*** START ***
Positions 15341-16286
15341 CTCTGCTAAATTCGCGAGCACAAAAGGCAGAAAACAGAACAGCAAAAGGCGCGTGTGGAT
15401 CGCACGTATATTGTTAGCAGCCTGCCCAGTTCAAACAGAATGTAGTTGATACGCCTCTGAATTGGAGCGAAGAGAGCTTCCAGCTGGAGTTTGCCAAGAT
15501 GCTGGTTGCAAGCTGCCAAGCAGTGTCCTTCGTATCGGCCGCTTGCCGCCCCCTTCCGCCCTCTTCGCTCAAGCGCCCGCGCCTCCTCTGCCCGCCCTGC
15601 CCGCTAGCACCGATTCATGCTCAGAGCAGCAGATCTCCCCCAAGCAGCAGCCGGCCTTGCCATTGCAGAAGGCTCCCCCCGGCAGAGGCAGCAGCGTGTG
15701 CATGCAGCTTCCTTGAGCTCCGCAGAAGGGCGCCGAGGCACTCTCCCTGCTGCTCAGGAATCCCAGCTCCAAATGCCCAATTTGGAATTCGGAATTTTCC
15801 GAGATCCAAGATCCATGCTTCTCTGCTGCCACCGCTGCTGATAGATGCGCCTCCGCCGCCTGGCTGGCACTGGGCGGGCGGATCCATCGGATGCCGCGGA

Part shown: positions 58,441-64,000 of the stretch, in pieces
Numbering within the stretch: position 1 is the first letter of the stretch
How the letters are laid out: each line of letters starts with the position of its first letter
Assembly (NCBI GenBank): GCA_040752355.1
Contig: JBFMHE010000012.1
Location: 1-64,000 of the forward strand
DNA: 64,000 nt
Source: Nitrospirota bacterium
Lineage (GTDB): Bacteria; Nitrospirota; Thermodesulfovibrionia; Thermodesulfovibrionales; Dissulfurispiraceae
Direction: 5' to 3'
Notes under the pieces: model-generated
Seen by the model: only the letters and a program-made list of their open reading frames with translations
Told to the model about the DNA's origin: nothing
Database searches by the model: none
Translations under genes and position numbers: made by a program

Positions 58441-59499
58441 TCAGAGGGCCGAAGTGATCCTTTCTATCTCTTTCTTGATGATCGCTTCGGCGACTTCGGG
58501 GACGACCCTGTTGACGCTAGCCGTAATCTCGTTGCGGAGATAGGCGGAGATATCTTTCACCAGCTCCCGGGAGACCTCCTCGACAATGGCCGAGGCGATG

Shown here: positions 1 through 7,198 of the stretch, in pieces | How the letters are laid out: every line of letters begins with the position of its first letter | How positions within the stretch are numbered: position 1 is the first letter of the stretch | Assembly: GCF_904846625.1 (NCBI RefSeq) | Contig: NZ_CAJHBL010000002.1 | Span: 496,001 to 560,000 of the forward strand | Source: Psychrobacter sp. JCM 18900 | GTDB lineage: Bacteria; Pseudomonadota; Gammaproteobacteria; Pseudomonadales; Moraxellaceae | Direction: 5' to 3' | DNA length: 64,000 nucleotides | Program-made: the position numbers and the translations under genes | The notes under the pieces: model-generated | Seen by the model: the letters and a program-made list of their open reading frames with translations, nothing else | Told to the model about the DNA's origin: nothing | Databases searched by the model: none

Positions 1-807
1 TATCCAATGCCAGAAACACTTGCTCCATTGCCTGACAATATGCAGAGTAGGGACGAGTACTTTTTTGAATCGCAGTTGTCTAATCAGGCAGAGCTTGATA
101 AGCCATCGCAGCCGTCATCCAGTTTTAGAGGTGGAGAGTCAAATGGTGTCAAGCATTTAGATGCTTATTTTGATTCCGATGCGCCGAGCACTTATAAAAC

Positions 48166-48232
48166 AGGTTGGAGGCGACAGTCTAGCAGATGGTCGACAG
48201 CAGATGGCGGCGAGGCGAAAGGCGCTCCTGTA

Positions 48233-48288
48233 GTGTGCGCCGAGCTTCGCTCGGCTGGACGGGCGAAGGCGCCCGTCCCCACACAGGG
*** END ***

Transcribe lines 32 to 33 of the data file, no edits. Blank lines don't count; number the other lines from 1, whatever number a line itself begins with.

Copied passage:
48201 CAGATGGCGGCGAGGCGAAAGGCGCTCCTGTA

Positions 48233-48288